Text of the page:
Here at Earthsharing we could argue to be world leaders in the measurement of vacant housing. For 6 years we have quantified vacant housing with the Speculative Vacancy report. For five of those years we have been using water consumption as a proxy for vacant housing.
This was a likely inspiration for the Chinese State Grid Power company to use electricity consumption as a proxy for vacancy. In 2010 they found 65.4 million empty apartments.
We have been advocating for similar groups such as the UK’s Empty Homes to adopt the water consumption method as a vacancy measure. Here in Australia we have been lobbying the ABS and other government agencies.
Unfortunately there is slow progress to report, despite the fact the global economy is screaming head first towards another land bubble so soon after the last one catalysed the GFC. Vacant housing is a sure sign that the economic fundamentals have departed from reality as insiders chase ‘unearned incomes’.
We should have learnt more from the GFC. Instead, we have increased taxes on our food in the UK, Spain, Greece, Japan, over 300 times in US states, NZ and soon here in Australia. This is exactly the opposite to what we should be doing – shifting taxes off our food (GST is regressive), off our productive work (incomes) and onto the naturally rising value of the earth (and natural monopolies). The tax system then has the ability to reward producers whilst operating on a progressive basis.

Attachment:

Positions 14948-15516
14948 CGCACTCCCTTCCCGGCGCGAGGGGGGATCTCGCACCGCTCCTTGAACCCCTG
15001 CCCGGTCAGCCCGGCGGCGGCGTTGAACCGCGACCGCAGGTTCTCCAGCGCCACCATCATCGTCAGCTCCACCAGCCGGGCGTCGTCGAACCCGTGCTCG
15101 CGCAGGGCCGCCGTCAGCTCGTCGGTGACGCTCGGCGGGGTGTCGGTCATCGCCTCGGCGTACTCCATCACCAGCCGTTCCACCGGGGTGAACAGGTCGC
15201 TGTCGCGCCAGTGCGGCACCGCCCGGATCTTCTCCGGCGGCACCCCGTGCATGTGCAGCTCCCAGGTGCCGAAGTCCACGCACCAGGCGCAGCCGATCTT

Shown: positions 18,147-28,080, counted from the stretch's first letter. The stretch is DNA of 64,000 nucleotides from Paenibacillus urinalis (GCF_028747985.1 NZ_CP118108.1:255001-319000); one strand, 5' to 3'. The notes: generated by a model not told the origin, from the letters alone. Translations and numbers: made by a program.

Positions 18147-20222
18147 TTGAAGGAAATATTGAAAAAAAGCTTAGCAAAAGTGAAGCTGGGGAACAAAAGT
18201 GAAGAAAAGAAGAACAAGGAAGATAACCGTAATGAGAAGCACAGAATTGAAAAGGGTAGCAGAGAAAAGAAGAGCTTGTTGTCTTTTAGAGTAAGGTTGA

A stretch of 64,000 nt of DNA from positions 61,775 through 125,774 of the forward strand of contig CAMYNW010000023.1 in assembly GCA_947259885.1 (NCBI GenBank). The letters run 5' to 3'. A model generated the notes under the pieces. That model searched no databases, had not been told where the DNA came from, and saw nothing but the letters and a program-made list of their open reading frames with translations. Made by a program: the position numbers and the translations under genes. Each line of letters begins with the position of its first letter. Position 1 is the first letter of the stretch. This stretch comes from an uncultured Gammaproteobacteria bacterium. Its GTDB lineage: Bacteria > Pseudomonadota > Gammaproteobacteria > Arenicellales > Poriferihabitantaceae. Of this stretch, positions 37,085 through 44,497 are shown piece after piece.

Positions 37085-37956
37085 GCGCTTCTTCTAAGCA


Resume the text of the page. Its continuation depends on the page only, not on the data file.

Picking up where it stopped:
Wealth is redistributed to those who employ and create rather than those who hoard and wait.
Vacant housing would significantly fall as the tides of investment money are channeled back to the productive economy.
Long time member and Treasurer Karl Williams penned this excellent letter to the Guardian regarding their recent EU article.
GUARDIAN WEEKLY 14 February 2014
Aren’t homes places to live?
Are homes meant to be investment opportunities or places for people to live? Anyone reading Scandal of EU’s empty homes (28 February) would wonder whose interests Europe’s decision makers are serving.
But if one casts an eye at the west’s tax systems, one can only conclude that we have governments of the speculators, by the speculators and for the speculators. Honest work is frequently hammered by the highest tax rates, whereas those who “reap where they do not sow” are beneficiaries of tax favouritism.
Australia’s sweeping 2010 tax review recommended that properties be encouraged to be put to optimal use by a substantial federal land tax, which is almost impossible to avoid no matter how large one’s battalion of tax lawyers. Why are we not surprised that our system of lobbyocracy soon committed nearly all of these recommendations to oblivion?